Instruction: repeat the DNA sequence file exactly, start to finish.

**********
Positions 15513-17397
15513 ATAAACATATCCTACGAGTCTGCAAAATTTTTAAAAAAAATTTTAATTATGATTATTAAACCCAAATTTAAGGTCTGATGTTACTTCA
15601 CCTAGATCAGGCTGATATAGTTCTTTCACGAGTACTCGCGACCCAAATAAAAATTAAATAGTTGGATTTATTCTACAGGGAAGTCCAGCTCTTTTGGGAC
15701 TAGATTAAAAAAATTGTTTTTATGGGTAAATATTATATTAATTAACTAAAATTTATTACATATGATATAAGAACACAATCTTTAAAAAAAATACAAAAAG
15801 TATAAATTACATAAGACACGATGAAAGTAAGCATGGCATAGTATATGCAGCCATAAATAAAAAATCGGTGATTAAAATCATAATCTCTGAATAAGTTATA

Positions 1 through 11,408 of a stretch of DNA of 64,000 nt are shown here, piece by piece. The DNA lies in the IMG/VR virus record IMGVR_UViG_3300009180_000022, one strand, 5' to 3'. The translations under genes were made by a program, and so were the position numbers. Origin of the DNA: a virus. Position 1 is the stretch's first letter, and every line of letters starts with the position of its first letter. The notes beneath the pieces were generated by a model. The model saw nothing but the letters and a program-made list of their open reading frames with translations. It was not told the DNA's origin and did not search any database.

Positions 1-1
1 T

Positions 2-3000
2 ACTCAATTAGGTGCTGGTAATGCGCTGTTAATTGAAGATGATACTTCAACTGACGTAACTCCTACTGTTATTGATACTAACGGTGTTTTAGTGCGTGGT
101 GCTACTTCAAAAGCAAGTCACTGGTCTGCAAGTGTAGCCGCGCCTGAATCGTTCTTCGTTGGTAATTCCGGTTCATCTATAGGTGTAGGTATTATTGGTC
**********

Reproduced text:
Positions 15513-17397
15513 ATAAACATATCCTACGAGTCTGCAAAATTTTTAAAAAAAATTTTAATTATGATTATTAAACCCAAATTTAAGGTCTGATGTTACTTCA
15601 CCTAGATCAGGCTGATATAGTTCTTTCACGAGTACTCGCGACCCAAATAAAAATTAAATAGTTGGATTTATTCTACAGGGAAGTCCAGCTCTTTTGGGAC
15701 TAGATTAAAAAAATTGTTTTTATGGGTAAATATTATATTAATTAACTAAAATTTATTACATATGATATAAGAACACAATCTTTAAAAAAAATACAAAAAG
15801 TATAAATTACATAAGACACGATGAAAGTAAGCATGGCATAGTATATGCAGCCATAAATAAAAAATCGGTGATTAAAATCATAATCTCTGAATAAGTTATA

Positions 1 through 11,408 of a stretch of DNA of 64,000 nt are shown here, piece by piece. The DNA lies in the IMG/VR virus record IMGVR_UViG_3300009180_000022, one strand, 5' to 3'. The translations under genes were made by a program, and so were the position numbers. Origin of the DNA: a virus. Position 1 is the stretch's first letter, and every line of letters starts with the position of its first letter. The notes beneath the pieces were generated by a model. The model saw nothing but the letters and a program-made list of their open reading frames with translations. It was not told the DNA's origin and did not search any database.

Positions 1-1
1 T

Positions 2-3000
2 ACTCAATTAGGTGCTGGTAATGCGCTGTTAATTGAAGATGATACTTCAACTGACGTAACTCCTACTGTTATTGATACTAACGGTGTTTTAGTGCGTGGT
101 GCTACTTCAAAAGCAAGTCACTGGTCTGCAAGTGTAGCCGCGCCTGAATCGTTCTTCGTTGGTAATTCCGGTTCATCTATAGGTGTAGGTATTATTGGTC